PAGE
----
An Orchestra Veteran on Music’s Post-Pandemic Future

Mark Volpe grew up steeped in classical music, the son of a trumpet player in the Minnesota Orchestra. An aspiring clarinetist, he stumb...


Mark Volpe grew up steeped in classical music, the son of a trumpet player in the Minnesota Orchestra. An aspiring clarinetist, he stumbled into a career managing orchestras after failing to win auditions for professional ensembles and enrolling in law school.

Volpe, 63, went on to become one of music’s most powerful figures, eventually leading the Boston Symphony Orchestra as president and chief executive — a post he leaves this month after 23 years. On his watch, the orchestra has won accolades for its artistry, including under its current music director, Andris Nelsons, recruited by Volpe in 2013. The orchestra’s endowment has more than tripled, to $540 million, making it one of the wealthiest classical ensembles in the nation.

When, in January 2020, he announced his plans to retire, Volpe expected a relatively quiet end to his career, which also included stints in Detroit, Baltimore and Minneapolis. Then the coronavirus pandemic hit, posing one of the gravest threats to the Boston Symphony in its 140-year history. After canceling more than 300 concerts or events, including its venerable and lucrative summer season at Tanglewood, the orchestra laid off 50 of its 180 employees; its musicians agreed to pay cuts of 37 percent.

In an interview, Volpe reflected on the post-pandemic challenges for American ensembles; efforts to bring more racial and ethnic diversity to orchestras; and his memories of the conductor James Levine, Boston’s music director from 2004 to 2011, who died in March after his career ended in a scandal over allegations of sexual improprieties. These are edited excerpts from the conversation.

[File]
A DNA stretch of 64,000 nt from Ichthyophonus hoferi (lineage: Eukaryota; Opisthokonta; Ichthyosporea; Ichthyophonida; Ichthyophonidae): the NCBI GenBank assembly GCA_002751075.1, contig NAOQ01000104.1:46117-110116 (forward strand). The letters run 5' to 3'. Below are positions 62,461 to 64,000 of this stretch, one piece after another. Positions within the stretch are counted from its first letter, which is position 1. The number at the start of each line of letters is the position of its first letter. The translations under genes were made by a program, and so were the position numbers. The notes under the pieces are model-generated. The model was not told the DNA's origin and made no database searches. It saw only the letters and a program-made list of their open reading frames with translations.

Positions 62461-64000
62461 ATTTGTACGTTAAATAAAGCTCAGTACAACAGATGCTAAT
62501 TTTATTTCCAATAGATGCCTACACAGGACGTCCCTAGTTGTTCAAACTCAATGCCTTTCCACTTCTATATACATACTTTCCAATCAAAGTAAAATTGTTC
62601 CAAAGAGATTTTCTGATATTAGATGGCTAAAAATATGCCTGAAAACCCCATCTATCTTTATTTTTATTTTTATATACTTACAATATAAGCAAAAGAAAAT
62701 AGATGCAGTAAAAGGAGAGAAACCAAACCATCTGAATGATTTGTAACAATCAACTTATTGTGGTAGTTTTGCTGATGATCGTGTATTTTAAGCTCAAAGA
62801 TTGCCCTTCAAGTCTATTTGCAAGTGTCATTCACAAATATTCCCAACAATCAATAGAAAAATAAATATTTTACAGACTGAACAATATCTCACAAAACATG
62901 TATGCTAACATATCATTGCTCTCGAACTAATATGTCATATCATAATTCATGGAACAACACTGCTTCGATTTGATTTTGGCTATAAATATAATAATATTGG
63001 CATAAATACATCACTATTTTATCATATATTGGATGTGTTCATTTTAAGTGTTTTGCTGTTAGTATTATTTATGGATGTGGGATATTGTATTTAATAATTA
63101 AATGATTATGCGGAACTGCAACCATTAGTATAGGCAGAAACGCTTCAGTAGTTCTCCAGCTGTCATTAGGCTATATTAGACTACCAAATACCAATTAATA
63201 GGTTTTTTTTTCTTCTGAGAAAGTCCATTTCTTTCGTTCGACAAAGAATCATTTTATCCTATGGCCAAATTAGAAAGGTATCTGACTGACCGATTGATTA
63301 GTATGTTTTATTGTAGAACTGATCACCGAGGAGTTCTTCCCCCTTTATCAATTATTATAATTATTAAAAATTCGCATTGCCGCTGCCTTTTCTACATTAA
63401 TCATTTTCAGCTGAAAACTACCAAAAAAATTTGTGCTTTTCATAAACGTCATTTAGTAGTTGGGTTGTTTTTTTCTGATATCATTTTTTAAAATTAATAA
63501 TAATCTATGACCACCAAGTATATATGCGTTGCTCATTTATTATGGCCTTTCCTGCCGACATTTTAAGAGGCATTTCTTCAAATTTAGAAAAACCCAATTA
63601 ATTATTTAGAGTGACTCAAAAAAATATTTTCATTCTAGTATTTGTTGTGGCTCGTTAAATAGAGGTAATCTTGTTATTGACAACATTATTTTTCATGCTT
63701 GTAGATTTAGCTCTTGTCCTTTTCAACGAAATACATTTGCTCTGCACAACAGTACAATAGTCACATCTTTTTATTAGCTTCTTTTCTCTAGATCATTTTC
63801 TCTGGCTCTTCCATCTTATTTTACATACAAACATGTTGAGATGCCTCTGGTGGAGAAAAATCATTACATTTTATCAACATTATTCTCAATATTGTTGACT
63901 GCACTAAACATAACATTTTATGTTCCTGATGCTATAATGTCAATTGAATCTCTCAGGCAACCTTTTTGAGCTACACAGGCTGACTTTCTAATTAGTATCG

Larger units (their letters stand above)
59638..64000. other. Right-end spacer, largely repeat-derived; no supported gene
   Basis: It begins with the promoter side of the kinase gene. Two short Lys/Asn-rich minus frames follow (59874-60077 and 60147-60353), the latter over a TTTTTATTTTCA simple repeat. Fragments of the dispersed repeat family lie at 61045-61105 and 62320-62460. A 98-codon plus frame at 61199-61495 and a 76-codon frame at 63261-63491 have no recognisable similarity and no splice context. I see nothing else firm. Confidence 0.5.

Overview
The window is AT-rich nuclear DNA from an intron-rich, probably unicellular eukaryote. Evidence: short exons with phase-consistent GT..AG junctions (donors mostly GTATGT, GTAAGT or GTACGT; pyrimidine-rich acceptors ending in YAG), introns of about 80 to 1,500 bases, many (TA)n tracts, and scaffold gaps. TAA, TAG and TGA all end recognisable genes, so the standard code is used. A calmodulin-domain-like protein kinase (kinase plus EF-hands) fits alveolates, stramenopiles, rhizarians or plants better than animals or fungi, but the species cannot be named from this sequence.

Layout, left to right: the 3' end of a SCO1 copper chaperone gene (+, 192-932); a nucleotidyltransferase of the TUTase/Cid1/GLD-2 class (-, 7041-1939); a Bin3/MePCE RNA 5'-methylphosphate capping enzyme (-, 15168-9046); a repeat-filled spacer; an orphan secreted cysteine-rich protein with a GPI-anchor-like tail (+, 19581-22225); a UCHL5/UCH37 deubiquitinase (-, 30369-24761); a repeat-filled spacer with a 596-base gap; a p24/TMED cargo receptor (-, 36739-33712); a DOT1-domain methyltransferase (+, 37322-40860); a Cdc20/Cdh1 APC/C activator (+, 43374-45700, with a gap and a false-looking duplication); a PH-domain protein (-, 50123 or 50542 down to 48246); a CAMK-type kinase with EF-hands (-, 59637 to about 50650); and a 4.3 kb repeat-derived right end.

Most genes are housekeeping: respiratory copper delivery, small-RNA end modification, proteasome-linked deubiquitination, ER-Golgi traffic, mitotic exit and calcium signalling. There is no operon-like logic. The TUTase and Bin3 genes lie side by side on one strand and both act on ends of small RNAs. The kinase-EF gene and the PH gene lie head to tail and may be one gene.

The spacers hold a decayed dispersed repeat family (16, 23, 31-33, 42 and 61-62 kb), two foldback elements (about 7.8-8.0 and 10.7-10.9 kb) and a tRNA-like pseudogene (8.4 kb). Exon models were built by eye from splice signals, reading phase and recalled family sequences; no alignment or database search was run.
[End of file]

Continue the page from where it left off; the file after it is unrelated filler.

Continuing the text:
The pandemic has devastated American orchestras, and many are resorting to budget cuts and layoffs after more than a year without live concerts. How will they recover?

The ramifications of the pandemic are here for the foreseeable future — for years, if not decades. The psychological implications going forward, we don’t know.

We put together a budget, with three different models. Eventually you need a budget. But there are too many unanswered questions, and that goes for next year and the year after that. And I don’t think it’s going to get any easier.

How is the Boston Symphony grappling with the upheaval?

This was the ultimate puzzle of what to do: how to stay connected to audiences, how to stay connected to donors. We’ve used this opportunity to morph into a media company and make the case that what we do is indispensable to Boston.

Are orchestras well positioned to innovate? Many have adhered to a traditional model for decades.

The hybrid model of having in-person audiences, as well as disseminating our content digitally on our platforms, is going to be critical to economic viability. The sports teams did it. After the advent of television, everyone thought, “Oh my God, no one’s going to come to baseball games.” And there has been nothing better for sports than television. Screens are pervasive. Screens are obviously an integral part of our lives.

The killing of George Floyd prompted widespread calls for racial justice, including in classical music, which has long been dominated by white performers and administrators. What needs to change?